Population health insights

Bridging the payer-provider trust gap

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May 02, 2017

A 2016 Trust Index Survey conducted by Revive Health documented the limited trust between payers and providers and showed, not surprisingly, that insurers tend to trust providers more than providers trust insurers.

Until remedied, this ‘trust gap’ will continue to have negative implications for the healthcare system and its patients. But there are strategies that can help payers succeed in the shift to a value-based approach by collaborating more closely with providers.

Standardized metrics

One strategy is to standardize the metrics payers require of providers. Requiring providers to report different quality measures to different payers results in confusion and reduces time spent on patient care.


While not a new concept as groups such as the Integrated Health Association (IHA) and Pacific Business Group on Health (PBGH) have for many years worked to have a comprehensive accountability program that applies to all managed patients regardless of payer/sponsor, such programs have not expanded to other markets as quickly as expected.


In an effort to advance this issue, the Centers for Medicare & Medicaid Services (CMS) and America’s Health Insurance Plans (AHIP) launched in early 2016 the Core Quality Measures Collaborative.

CMS and AHIP worked with commercial insurers, purchasers and provider organizations to identify and align core performance measures, with the goal of easing the burden on providers and improving the quality of care for patients.


Being able to narrow the measures used can also allow better training and program management with providers who have previously felt there were too many variables to monitor with little financial or performance benefit.

Improved communication and health information exchange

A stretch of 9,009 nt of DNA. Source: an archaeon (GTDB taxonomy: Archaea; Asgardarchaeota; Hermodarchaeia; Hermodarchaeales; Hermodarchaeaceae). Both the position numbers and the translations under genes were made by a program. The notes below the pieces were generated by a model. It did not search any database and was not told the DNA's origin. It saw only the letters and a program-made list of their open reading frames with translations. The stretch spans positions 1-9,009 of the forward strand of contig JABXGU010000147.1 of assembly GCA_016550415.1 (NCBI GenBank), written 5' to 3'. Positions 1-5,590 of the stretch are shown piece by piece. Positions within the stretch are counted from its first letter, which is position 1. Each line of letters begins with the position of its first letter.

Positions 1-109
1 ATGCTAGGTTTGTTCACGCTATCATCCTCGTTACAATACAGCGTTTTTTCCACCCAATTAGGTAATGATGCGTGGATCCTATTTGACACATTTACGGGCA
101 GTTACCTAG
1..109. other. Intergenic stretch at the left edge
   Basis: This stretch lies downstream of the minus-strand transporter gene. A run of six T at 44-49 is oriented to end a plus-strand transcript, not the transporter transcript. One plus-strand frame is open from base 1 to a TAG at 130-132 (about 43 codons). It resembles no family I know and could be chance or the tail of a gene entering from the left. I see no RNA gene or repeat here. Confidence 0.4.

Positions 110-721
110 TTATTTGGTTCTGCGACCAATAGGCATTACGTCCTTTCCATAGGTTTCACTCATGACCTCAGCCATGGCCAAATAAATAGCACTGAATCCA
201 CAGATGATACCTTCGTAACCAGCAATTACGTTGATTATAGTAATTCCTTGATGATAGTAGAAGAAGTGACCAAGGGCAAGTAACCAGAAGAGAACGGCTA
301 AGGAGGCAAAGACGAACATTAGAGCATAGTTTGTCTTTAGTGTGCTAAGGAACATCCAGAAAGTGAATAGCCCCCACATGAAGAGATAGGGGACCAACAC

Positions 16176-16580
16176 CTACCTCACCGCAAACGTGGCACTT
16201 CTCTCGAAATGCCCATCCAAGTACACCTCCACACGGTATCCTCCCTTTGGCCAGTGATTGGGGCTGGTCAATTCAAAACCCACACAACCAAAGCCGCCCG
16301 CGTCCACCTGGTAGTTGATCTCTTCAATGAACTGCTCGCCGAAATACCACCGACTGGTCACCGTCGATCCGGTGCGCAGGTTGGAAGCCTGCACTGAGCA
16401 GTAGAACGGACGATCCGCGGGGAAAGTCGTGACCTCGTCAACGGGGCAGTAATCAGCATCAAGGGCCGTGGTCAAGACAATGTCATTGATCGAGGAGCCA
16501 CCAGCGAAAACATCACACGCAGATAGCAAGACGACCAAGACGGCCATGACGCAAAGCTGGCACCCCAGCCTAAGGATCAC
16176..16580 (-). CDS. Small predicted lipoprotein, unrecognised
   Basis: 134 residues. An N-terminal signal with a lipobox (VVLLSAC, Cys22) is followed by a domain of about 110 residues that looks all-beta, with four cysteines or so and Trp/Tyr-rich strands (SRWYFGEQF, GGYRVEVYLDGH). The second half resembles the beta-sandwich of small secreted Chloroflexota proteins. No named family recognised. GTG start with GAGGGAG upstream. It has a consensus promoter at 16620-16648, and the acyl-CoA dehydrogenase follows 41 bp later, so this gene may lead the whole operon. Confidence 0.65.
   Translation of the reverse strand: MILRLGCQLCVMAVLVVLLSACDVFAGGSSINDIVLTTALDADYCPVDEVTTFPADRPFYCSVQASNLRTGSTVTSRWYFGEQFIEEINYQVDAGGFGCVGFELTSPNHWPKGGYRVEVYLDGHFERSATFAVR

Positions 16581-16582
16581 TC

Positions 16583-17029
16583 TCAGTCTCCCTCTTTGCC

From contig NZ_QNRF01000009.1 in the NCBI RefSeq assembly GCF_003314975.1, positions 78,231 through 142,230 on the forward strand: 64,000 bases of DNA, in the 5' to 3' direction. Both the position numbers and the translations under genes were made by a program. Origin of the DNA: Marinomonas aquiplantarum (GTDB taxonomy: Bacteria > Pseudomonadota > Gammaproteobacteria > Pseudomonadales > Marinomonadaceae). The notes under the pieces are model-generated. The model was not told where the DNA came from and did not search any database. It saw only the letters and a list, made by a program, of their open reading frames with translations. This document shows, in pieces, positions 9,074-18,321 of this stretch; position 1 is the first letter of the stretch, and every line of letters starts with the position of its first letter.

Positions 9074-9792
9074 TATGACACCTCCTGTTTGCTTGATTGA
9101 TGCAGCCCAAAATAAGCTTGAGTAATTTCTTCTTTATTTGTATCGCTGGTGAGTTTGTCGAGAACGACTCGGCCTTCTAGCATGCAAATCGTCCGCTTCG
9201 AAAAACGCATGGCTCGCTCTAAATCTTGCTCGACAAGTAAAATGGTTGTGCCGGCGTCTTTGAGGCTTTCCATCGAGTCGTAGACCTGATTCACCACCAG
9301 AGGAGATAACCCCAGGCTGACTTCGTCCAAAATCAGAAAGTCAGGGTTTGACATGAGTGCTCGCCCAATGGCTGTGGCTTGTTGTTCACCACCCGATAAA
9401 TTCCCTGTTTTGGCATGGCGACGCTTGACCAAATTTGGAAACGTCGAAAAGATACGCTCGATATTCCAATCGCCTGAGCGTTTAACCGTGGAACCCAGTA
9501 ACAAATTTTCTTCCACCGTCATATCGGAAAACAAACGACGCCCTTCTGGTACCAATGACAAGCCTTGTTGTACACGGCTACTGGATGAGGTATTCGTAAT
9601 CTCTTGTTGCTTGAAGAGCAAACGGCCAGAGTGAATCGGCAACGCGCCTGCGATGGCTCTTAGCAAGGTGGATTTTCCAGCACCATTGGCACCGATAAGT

In any healthy relationship, communication is key – and the relationship between payers and providers is no exception. A second strategy payers can employ to bridge the gap with providers is increasing the frequency of communication and the exchange of health information.


Payers have historically guarded much of their claims, lab, imaging and pharmacy data because they were reluctant to share information with competitors.


Payers have also been reluctant to share data with providers due to concerns that it would weaken their bargaining position. To create more of a ‘payvider’ model that can deliver care and accept risk, these practices must change for these two groups to deliver value-based care.


From there, the collaboration can grow into producing value-based insurance design (VBID) models, a growing aspect of patient-centered care.

Value-based care is a driver

Value-based care is creating the need for organizations to focus on outcome measures, more personalized care and patient satisfaction, giving payers the opportunity to work with providers to solve problems with re-admissions and redundant care by sharing data that will result in lower cost of care for both parties.


In the past, payers may have met with provider organizations once or twice a year. Now, the two parties interact more frequently, including at the data sharing level, to improve operations and outcomes.


Improved health information exchange between the two parties is critical when they share responsibility for providing not only high quality care, but affordable care. Frequent and effective exchange can identify and address gaps in care, improve care coordination, increase preventive services and omit unnecessary duplicative testing and services – all of which play a role in potentially reducing overall healthcare spending.


A 2016 FierceHealthcare article cited two successful payer-provider collaborations – Trinity Health with CMS, and Inova Health with Aetna Virginia.


Trinity and CMS have collaborated on patient engagement and care coordination strategies to improve health and outcomes. Inova and Aetna created Innovation Health, a partnership that created simpler, more affordable health plans, including special plans for those with specific conditions such as diabetes.


Innovation Health also resulted in an enhanced care coordinator program where nurses from both partners meet daily to share information and develop care plans for members using hospital or ED services.


Healthcare sustainability, an insurance exchange in flux and VBID growth – in part through a current CMS demonstration model – can converge with gains being made from within the industry to further bridge the mutual goals and collaborations of payers and providers.

About the author

Paul Taylor
Paul D. Taylor, MD, 
CMO, Philips
Paul D. Taylor is CMO for Philips PHM. Board-certified Internal Medicine physician and entrepreneur with experience developing industry-leading Value-Based Care and Population Health Management solutions and implementing clinical quality improvement programs and systems of care at the physician, physician group, physician organization, and community levels.

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